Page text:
Ted Cruz Explains Why Even Democrats Should Want to Confirm a New Supreme Court Justice Before the Election

AP Photo/Jose Luis Magana
AP featured image
Sen. Ted Cruz R-Texas, speaks to the media during the impeachment trial of President Donald Trump, Thursday, Jan. 23, 2020, on Capitol Hill in Washington. (AP Photo/Jose Luis Magana)


Supreme Court Justice Ruth Bader Ginsburg passed away last night from complications of metastatic pancreatic cancer.

Praise came in for her long service, including from President Donald Trump.

But there also was an immediate concern about the process, if Republicans would go ahead with trying to confirm a new justice and if they had enough votes.

The meltdown from the folks on the left was acute, as my colleague Sister Toldjah reported, with people promising to “burn it all down” if the Republicans went ahead with a confirmation process before the election.

Senate Majority Leader Mitch McConnell (R-KY) issued a statement saying that President Donald Trump’s nominee deserved a vote, indicating that he intended to go ahead. But whether or not there were enough Republicans willing to go forward remained in doubt, as some of the critical voices on the question remained silent last night and Sen. Lisa Murkowski (R-AK) said she would not vote ahead of the inauguration.


Sen. Minority Leader Chuck Schumer (D-NY) made a political statement that the Senate should wait until the “new president” is elected, even before he offered condolences about Ginsburg’s death, showing where his head was at.

Former President Barack Obama weighed in, saying that the Senate should wait until after the inauguration. Joe Biden read a statement and showed he wasn’t capable of just giving simple unscripted remarks about such an important event.

My colleagues have weighed in with their opinions on the potential coming chaos here, here, here and here.

But Sen. Ted Cruz (R-TX) explained why it was incredibly important to nominate and confirm a Supreme Court just before the Nov. 3 presidential election, saying if we didn’t, we could face a “constitutional crisis.”

From Fox News:

“We cannot have Election Day come and go with a four-four court,” Cruz said during an interview with Fox News’ Sean Hannity. “A four-four court that is equally divided cannot decide anything. And I think we risk a constitutional crisis if we do not have a nine-justice Supreme Court, particularly when there is such a risk of a contested election.” [….]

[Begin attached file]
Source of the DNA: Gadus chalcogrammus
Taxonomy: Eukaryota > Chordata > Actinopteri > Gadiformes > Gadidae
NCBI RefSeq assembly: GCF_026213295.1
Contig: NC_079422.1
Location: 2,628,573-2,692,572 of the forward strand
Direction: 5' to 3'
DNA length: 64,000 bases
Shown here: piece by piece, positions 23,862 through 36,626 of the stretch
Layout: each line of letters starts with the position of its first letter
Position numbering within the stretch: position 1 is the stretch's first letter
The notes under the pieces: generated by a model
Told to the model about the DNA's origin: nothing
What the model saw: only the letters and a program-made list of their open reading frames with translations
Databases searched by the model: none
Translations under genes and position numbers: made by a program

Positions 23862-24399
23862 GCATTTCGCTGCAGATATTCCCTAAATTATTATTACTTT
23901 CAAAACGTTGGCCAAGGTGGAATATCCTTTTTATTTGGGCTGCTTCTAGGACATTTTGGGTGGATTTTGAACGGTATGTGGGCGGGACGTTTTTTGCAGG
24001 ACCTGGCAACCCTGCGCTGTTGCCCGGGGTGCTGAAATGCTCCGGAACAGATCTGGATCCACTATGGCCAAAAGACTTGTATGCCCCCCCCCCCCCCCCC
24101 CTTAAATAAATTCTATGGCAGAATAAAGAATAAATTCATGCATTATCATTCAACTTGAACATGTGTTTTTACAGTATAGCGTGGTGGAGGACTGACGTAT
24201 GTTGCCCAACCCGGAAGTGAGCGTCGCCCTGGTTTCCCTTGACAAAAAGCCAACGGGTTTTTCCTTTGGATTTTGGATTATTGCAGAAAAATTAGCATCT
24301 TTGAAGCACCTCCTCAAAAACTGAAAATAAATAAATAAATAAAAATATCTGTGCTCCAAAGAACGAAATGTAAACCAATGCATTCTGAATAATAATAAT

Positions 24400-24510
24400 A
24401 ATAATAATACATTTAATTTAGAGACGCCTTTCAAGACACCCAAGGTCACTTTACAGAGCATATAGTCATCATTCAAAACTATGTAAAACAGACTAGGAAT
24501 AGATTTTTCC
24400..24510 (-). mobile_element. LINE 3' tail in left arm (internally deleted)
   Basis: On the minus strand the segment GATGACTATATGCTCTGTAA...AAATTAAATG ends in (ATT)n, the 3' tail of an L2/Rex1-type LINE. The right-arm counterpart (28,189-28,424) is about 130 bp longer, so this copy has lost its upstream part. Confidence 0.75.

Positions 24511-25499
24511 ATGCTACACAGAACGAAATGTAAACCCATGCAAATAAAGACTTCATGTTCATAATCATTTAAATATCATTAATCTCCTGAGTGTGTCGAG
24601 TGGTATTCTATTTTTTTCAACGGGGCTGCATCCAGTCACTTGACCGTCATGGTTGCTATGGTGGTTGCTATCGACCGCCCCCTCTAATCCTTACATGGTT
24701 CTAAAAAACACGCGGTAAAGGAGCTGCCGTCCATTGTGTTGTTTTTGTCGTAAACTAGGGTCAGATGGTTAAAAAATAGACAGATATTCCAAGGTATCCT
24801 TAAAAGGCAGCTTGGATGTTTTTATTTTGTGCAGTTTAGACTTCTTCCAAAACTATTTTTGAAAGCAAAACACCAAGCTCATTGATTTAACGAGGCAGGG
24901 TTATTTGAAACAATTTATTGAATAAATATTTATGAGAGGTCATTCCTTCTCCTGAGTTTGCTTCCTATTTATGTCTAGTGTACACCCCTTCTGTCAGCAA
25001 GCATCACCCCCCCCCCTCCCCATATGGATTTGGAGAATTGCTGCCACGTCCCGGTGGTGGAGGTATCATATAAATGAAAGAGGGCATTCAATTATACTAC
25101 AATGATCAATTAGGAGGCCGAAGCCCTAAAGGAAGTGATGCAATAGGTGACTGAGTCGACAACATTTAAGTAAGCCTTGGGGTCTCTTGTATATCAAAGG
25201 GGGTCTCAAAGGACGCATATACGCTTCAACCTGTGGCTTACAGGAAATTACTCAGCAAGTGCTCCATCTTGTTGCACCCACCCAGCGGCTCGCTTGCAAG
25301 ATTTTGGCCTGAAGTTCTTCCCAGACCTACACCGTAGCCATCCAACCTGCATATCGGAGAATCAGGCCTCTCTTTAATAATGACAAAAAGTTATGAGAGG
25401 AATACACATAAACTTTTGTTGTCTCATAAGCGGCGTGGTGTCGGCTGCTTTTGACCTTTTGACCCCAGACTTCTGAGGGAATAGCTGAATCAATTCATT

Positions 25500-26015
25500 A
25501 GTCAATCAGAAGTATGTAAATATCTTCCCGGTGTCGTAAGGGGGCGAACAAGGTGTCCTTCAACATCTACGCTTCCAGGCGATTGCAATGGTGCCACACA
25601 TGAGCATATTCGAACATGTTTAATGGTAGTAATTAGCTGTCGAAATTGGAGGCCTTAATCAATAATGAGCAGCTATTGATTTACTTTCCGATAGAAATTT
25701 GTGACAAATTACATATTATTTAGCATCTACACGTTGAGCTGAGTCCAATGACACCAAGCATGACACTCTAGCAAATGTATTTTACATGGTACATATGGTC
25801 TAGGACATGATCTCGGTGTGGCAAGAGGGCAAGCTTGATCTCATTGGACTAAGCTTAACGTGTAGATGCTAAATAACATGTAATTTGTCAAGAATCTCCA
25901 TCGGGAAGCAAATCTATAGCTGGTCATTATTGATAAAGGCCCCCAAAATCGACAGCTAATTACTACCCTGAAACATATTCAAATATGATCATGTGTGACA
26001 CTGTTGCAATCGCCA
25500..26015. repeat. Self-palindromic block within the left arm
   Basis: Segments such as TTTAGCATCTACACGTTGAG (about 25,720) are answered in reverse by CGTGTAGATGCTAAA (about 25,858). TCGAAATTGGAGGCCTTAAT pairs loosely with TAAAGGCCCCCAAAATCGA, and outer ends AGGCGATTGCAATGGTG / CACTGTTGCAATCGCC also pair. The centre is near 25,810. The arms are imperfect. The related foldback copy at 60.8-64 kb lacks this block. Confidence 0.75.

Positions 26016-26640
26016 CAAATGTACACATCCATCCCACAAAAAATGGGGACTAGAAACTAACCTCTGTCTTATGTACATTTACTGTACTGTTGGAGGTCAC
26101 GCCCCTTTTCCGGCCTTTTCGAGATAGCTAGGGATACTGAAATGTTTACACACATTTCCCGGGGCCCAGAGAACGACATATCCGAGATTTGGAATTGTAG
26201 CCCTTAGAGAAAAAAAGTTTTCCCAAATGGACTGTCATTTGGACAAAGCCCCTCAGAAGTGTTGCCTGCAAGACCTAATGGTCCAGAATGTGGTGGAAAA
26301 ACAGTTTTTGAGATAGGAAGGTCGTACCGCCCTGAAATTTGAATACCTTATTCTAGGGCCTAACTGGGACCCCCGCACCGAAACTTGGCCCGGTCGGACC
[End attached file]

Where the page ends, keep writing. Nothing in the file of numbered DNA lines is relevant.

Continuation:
“I think it is critical that the Senate takes up and confirms that successor before Election Day,” he said. “There’s going to be enormous pressure from the media, there’s going to be enormous pressure from the Democrats to delay filling this vacancy. But this election, this nomination is why Donald Trump was elected. This confirmation is why the voters voted for a Republican majority in the Senate.”

Cruz continued: “I’ll tell you one reason in particular why I think it is tremendously important that not only does the nomination happen next week, but that the confirmation happen before Election Day. Democrats and Joe Biden have made clear they intend to challenge this election. They intend to fight the legitimacy of this election. As you know, Hillary Clinton has told Joe Biden ‘under no circumstances should you concede. You should challenge this election.'”


Exactly. Barring a huge landslide, we know it’s coming. In addition to Hillary Clinton tipping the Democrats’ hand by saying they shouldn’t concede, as I reported, Joe Biden has already engaged a ton of lawyers to try to legally battle for a win. Expect all kinds of ballot questions, because they’re going to try to make up the difference any way they can.

Cruz was on Trump’s Supreme Court list, but he already said that he wasn’t interested in the job.

It’s interesting that Cruz puts the Court at a potential four to four lock, which means he’s putting Chief Justice John Roberts in with the remaining liberal justices on the Court. That makes sense because it seems that’s where Roberts ends up being in incredibly important political decisions made by the Court.

But a Constitutional crisis and a decision in limbo are not what any of us need or want. It remains to be seen if Republicans have the votes to proceed now. So prepare for all kinds of pressure on those Republicans in the middle of the firestorm.


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